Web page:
John Beresford Leathes

From Wikipedia, the free encyclopedia
Jump to navigation Jump to search

John Beresford Leathes

John Beresford Leathes DSc, MA, FRS,[1] FRCS, FRCP (5 November 1864 – 14 September 1956) was a British physiologist and an early biochemist.[2] He was the son of Hebrew scholar Stanley Leathes, and the brother of the poet, historian and First Civil Service Commissioner Sir Stanley Mordaunt Leathes.[1][3]

Early life[edit]

The son of the Rev. Stanley Leathes, the Professor of Hebrew at King's College London and his wife Matilda (née Butt),[1][3] a descendant of a Dr. Butt who was a physician to Henry VIII,[1] his older brother was the poet, historian and senior Civil Servant Sir Stanley Mordaunt Leathes. John Beresford Leathes was educated in the Classics at Winchester College from 1878 to 1883. The College at that time possessed no science facilities, so he received little science teaching there. When Gladstone visited the College Leathes, welcoming him formally Ad Portas as Prefect of Hall, delivered a speech to him in Latin, to which Gladstone responded in English.[1]

Student years[edit]

In 1884 he went up to New College, Oxford where he obtained a second-class degree in Classics. Rejecting his father's wishes to become ordained in the Church of England, Leathes instead studied Medicine at Guy's Hospital, walking 12 miles there and back each day from his aunt's home in Highgate. He qualified BMBCh (Oxford) in 1893, and in 1894 passed FRCS.[1][2][4]

Leathes was a student demonstrator in Anatomy at Guy's, and during 1894–95 was a demonstrator there in Physiology under his friend Ernest Starling. He could not train as a surgeon owing to his poor eyesight. In 1895 he was elected a member of The Physiological Society. From 1895 to 1897 Leathes was studying in Berne before moving to Strasbourg (1898–99) where he studied under Oswald Schmiedeberg. On returning to London in 1899 Leathes was appointed Lecturer in Physiology at St Thomas's Hospital Medical School.[2] For some eight years he also held a part-time appointment at the Lister Institute.[1]

Academic career[edit]

In 1909 he became Honorary Secretary of The Physiological Society, but had to resign the post when he moved to Canada later in the year when he was appointed to the newly created Chair in Pathological Chemistry at the University of Toronto. While here he founded a local Medical Research Society and when, in 1912, a new building beside the Toronto General Hospital was opened housing the Department of Pathology and Bacteriology and the Department of Pathological Chemistry Leathes established laboratories there for graduate students interested in a course of teaching and research in chemical medicine. He remained in Toronto until 1914 when he returned to the UK to take up the post of Professor of Physiology at the University of Sheffield, where he also served two terms as Dean of the Faculty of Medicine.[5]

During World War I he was in charge of the nephritis wards at the Northern General Hospital in Sheffield and was appointed to the staff of the hospital as Honorary Physiologist in addition to being responsible for the establishment of biochemical laboratories at the two general hospitals in the city in 1919. He represented Sheffield University on the General Medical Council from 1919 to 1938, and for 10 years was an editor of The Journal of Physiology. Leathes remained at Sheffield until his retirement in 1933.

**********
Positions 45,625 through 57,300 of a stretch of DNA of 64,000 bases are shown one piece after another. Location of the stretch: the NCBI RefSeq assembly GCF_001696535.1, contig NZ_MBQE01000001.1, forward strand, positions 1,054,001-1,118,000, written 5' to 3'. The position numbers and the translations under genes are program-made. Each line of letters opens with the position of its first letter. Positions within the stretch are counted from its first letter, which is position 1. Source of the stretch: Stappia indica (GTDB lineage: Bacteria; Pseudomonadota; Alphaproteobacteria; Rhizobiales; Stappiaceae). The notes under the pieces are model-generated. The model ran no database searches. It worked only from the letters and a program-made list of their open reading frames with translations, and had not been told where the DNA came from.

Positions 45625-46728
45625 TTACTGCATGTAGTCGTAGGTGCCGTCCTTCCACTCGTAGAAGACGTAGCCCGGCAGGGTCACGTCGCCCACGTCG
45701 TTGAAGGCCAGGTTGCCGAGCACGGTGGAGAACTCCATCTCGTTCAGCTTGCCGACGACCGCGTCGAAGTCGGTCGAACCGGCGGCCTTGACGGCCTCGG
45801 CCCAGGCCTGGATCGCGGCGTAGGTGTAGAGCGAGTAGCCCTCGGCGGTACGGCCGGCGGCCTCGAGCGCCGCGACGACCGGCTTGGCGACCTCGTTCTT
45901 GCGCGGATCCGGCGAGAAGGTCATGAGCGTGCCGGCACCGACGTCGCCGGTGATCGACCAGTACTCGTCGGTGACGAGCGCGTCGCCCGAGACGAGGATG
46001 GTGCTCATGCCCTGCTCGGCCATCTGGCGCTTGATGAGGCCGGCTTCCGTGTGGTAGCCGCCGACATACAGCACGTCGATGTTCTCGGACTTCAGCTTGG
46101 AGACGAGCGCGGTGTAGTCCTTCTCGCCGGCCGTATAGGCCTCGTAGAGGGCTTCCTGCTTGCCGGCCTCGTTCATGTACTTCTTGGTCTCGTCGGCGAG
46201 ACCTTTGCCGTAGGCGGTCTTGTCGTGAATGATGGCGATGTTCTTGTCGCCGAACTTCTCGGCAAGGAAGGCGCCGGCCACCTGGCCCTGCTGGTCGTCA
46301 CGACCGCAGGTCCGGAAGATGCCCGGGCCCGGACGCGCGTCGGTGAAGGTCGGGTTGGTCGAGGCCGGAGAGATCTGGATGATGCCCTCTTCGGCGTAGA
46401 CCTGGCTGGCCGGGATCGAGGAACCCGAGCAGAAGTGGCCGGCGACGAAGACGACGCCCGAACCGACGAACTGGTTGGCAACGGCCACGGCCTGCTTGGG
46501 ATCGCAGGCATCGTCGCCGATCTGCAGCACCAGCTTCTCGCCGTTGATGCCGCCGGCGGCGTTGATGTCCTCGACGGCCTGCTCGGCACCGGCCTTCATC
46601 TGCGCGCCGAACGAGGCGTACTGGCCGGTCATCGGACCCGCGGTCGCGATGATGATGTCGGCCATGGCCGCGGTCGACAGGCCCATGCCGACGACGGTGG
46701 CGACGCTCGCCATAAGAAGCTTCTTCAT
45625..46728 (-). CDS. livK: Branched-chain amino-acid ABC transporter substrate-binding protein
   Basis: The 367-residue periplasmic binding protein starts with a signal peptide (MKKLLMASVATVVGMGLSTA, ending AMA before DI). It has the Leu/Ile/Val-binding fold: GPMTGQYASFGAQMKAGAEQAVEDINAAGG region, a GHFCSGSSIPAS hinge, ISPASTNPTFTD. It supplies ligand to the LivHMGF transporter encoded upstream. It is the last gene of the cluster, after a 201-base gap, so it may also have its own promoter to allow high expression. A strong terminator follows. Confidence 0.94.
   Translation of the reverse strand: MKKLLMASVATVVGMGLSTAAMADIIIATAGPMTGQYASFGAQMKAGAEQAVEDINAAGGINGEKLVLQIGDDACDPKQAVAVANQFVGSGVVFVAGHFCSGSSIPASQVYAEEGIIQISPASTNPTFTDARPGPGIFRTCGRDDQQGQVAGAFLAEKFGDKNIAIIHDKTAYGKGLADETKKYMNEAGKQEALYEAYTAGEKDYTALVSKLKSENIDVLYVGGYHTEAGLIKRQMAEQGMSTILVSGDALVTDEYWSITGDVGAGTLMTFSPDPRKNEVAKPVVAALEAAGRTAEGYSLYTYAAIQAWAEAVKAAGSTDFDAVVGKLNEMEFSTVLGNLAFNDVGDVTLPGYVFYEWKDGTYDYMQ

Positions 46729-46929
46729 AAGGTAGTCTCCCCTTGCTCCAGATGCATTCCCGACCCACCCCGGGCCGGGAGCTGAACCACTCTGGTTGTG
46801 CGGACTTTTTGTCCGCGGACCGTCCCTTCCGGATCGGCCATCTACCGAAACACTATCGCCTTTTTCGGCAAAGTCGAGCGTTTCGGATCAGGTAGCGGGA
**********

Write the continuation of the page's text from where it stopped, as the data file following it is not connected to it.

Leathes was elected a Fellow of the Royal Society in 1911. In 1921 he was made a Fellow of the Royal College of Physicians of London, where in 1923 he delivered the Croonian Lecture, and in 1930 the Harveian Oration. He was awarded Honorary Doctor of Science degrees by the University of Manchester and the University of Sheffield.[1]

After leaving Sheffield Leathes moved firstly to Wantage and then to the University of Oxford where he worked for a short period with Professor John Mellanby, FRS in the laboratory of physiology; however, this activity was curtailed with the outbreak of World War II in 1939, when Leathes retired successively to Lyme Regis, London and Southbourne, finally settling after the war in Montreux in Switzerland where he died in September 1956 aged 92.


He married Sonia Marie Natanson (1871–1964), a Russian, in London in 1896.[1][6] Their daughter Margaret Leathes married Lionel Penrose MD, FRS, Professor of Genetics at University College, London in 1928, and was the mother of Oliver Penrose, the theoretical physicist; Sir Roger Penrose, a mathematical physicist; Jonathan Penrose, the chess player and Shirley Hodgson, a geneticist.


  • Problems in Animal Metabolism; A Course of Lectures Given in the Physiological Laboratory of the London University at South Kensington in the Summer Term, 1904 London : John Murray, (1906)
  • The Fats London : Longmans & Co., (1910)


  1. ^ a b c d e f g h i Peters, R. (1958). "John Beresford Leathes 1864-1956". Biographical Memoirs of Fellows of the Royal Society. 4: 185. doi:10.1098/rsbm.1958.0016.
  2. ^ a b c O'Connor, W.J., British Psychologists 1885–1914: A Biographical Dictionary Manchester University Press (1991) pg 247 Google Books
  3. ^ a b 1881 England Census for Stanley Leathes
  4. ^ Fellows of Fifty Years Standing – The Royal College of Surgeons (1953)
  5. ^ Best, Henry B. M., Margaret and Charley: The Personal Story of Dr. Charles Best, the Co-Discoverer of Insulin Dundurn Press (2003) Pg 123 Google Books
  6. ^ England & Wales, Free BMD Marriage Index, 1837–1915 for John Beresford Leathes

External links[edit]